I confess a majority of my views are shaped by my own interpretation of the world, my glass is half full personality and the paranoid environment that built me. But the church must also take a stand to see the gaps that have left fellow sisters dangling to find a place. Gaps that have carelessly and thoughtlessly dropped women to cling to the tiny crevices of possibility in the world of church, constricting them to a role that is more often need based than merit based.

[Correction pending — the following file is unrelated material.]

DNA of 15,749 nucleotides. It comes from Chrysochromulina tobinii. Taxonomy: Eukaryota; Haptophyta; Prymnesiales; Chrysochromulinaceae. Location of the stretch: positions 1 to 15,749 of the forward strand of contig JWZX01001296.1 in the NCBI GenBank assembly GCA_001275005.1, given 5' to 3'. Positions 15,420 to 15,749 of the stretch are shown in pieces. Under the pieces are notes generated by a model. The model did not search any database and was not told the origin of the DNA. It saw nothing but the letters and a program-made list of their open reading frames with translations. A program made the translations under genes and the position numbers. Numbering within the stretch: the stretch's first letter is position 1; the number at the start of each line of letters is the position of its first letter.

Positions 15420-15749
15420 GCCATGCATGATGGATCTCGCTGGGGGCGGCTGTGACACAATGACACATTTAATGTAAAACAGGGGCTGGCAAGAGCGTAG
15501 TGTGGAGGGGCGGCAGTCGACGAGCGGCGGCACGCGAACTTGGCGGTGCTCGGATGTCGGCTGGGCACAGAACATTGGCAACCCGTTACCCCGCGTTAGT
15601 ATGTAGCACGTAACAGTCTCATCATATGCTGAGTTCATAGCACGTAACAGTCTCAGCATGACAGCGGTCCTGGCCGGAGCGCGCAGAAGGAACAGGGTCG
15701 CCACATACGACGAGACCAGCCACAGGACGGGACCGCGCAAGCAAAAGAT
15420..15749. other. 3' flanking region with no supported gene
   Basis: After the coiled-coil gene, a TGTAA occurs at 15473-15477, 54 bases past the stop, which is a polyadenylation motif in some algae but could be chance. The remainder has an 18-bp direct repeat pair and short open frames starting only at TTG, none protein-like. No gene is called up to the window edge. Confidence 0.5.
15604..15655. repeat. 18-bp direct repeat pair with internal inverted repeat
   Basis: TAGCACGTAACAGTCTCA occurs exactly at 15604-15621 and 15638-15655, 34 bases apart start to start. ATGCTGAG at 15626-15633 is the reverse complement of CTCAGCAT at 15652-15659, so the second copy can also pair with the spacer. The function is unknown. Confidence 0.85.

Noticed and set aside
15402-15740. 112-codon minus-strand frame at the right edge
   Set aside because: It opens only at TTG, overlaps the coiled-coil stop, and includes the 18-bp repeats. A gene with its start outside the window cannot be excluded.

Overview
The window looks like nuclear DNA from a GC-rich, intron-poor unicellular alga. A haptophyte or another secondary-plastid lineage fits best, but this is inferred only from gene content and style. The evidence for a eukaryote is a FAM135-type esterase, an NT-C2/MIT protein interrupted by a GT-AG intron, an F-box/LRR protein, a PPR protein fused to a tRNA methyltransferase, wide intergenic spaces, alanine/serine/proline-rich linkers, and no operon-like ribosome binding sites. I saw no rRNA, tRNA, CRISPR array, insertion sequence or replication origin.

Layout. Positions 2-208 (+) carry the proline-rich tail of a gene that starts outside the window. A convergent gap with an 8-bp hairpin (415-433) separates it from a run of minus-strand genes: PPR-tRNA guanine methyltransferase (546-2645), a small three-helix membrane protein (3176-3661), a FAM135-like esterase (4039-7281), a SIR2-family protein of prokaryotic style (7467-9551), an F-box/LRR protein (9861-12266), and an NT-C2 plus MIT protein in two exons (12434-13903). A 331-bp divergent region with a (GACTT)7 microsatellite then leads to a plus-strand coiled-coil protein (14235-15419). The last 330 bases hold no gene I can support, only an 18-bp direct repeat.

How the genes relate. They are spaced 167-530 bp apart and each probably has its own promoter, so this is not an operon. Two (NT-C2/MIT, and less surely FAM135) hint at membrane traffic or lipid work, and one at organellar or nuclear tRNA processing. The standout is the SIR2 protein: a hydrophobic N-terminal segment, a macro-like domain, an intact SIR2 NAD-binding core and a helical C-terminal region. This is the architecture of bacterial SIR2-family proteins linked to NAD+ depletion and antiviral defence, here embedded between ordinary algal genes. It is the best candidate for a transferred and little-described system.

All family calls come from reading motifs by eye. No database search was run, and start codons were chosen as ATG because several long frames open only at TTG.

How often are God fearing, Bible loving women in the congregation sought out to fill a Women’s or Children’s Ministry Director role simply because there was a need? Most step up and try their best to coordinate these enriching events, make sure lessons are planned, younger women are discipled to and older women are encouraged. But like any job, no one should be flung into the deep waters and expected to swim. This is not to say every women ought to have a Masters in Divinity or Biblical Studies in order to serve, but it does expose that we as a church have seriously neglected teaching and building up women leaders.